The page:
Unlike other singly borne offspring, human babies cannot immediately get up, feed, and walk around like a newborn lamb. Nevertheless, human newborns’ brains are much more active than those of a litter of helpless newborn puppies, which are born with eyes that are closed shut and ears that cannot yet hear. Why are human babies born with comparatively active brains but helpless bodies, a unique phenomenon among mammals?

Photo at top, Mauro Fermariello/Science Source at middle, Ocean/Corbis at bottom, Organics image library/Alamy

Human newborns are unique among mammals in that, unlike other singly borne offspring, our babies cannot immediately get up, feed, and walk around like a newborn foal yet our newborns’ brains are much more active than those of a litter of helpless newborn pups with their eyes still closed and their ears unable to hear. Thus, in comparison to other animals born one at a time, human babies are born at an earlier developmental stage, before their bodies have developed enough to walk around.

This strange mélange of two basic adaptive strategies—an active brain with an inept body—is widely thought to have evolved because our unusually large brains and our peculiar, bipedal mode of getting around produce conflicting demands. This explanation is called the obstetrical dilemma. In humans, the size of the head of term fetuses is a tight fit for the mother’s bony birth canal. According to the obstetrical hypothesis, we need a wide pelvis to bear big-brained babies but a narrow one to walk or run efficiently. The compromise between these opposing needs is to carry babies as long as possible so that the brain can grow in utero and then—just before the baby’s head gets too big to fit through the birth canal—deliver the infant earlier relative to when other mammals deliver theirs.

The work of reproduction isn’t finished then. For the first year after birth, human babies continue to develop rapidly at a fetal rate in both brain size and body maturity—a risky strategy that calls for a great deal of investment by the mother. Not only must she grow the baby inside her womb for 9 months, but also she must continue to care for and protect the helpless infant for another 12 months after birth. She also continues to nourish the baby with breast milk, if we ignore the relatively recent invention of formula or other substitutes. To grow into big-brained adults, our mothers have to give us a great deal of care and feeding. Of course, fathers make genetic contributions to the baby and can ease the mother’s task substantially if they provide for or protect the mother of their offspring.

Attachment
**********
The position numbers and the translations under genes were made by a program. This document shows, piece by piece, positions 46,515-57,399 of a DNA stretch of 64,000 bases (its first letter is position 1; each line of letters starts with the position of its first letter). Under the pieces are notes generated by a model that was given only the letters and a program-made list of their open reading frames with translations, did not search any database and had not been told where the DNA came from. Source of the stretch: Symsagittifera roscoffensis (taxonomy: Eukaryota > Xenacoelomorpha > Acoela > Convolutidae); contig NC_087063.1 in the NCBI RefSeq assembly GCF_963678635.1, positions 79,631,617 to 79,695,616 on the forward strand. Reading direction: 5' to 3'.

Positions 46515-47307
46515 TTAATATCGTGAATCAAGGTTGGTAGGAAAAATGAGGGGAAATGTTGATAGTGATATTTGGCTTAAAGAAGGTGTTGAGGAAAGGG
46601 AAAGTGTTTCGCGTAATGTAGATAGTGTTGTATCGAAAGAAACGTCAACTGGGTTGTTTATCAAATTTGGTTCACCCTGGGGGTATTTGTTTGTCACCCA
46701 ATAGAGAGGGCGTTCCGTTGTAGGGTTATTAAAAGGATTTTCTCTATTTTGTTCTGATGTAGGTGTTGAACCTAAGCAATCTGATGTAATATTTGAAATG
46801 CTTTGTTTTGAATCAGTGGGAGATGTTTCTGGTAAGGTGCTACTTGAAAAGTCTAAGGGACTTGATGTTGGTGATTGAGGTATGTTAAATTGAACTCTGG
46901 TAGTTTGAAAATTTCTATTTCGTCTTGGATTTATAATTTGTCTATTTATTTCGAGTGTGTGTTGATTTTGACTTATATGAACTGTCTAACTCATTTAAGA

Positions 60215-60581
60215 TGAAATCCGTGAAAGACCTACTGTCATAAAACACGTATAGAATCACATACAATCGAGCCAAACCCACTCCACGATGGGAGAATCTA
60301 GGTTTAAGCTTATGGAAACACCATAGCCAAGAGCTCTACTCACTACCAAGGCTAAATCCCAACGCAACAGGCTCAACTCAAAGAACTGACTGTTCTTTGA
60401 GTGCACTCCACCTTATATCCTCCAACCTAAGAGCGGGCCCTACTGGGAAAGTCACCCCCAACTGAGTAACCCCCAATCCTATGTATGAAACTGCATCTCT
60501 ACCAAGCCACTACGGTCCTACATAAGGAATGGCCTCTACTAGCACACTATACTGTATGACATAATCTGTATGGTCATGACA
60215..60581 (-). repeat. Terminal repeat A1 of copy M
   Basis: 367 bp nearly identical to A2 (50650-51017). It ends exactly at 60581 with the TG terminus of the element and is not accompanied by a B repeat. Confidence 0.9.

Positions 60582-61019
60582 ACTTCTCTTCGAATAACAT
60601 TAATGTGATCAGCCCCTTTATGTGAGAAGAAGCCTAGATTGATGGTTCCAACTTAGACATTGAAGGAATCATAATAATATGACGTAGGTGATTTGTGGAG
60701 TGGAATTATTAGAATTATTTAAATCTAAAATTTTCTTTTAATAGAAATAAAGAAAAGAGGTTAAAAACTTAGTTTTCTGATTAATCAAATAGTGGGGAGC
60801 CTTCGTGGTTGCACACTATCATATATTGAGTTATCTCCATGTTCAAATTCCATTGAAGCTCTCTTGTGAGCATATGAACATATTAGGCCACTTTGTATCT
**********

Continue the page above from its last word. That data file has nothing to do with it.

As Robert Martin quips in his new book, How We Do It, “We get our brains from our mothers,” genetic contributions from the father notwithstanding. What mothers do for their babies is meet their enormous metabolic needs, enabling baby brains to grow big before and immediately after birth.

The prolonged period of breastfeeding needed by a human baby is the most energetically demanding period of a female’s life. A mother may even allocate her own brain during pregnancy, losing some 4 percent of its volume, to meet the energetic demands of her baby’s brain. (The loss is regained, fortunately, in about six months.) Some have speculated that the reason female mammals are often much smaller in body size than males is so that the lifetime energetic needs of a female, who experiences metabolically demanding pregnancy and lactation, will equal those of a male.

Casting Doubt on a Paradigm

The obstetrical hypothesis postulates that the demands of an unusual locomotor system increase the risk and cost of the reproductive process. If this is the case, evolution would favor human birth at earlier stages of development than in other, nonbipedal primates, and mothers with wider hips would experience decreased motor efficiency.

The obstetrical dilemma hypothesis postulates that newborn brain size is limited by the disadvantages to the mother’s locomotion posed by wider hips. The energetics-of-gestation-and-growth hypothesis postulates that the baby’s head size is limited by the metabolic cost to the mother of carrying a large baby.

Illustration by Tom Dunne.

The obstetrical hypothesis is neat and readily comprehended, which helps explain its widespread acceptance, but new evidence casts doubt on it. A recent paper by Holly Dunsworth of the University of Rhode Island and colleagues reexamines the predictions and evidence supporting the obstetrical hypothesis and suggests an alternative explanation. For instance, human gestation is often said to be short relative to that of other primates, based on how much more growth is needed in neonates to achieve adult brain size. The shorter duration of gestation on first glance supports a prediction of the obstetrical hypothesis—that birth has evolved to occur earlier in hominids so that the baby is born before its head is too large to pass through the birth canal. Actually, the duration of human pregnancy (38–40 weeks) is absolutely longer than that of chimps, gorillas, and orangutans (32 weeks for chimps and 37–38 weeks for the latter two). When Dunsworth and her colleagues took maternal body size into account, which in primates is positively correlated with gestation length, they showed that human pregnancy is also relatively longer compared to that in great apes. No wonder that the third trimester seems so long to many pregnant women.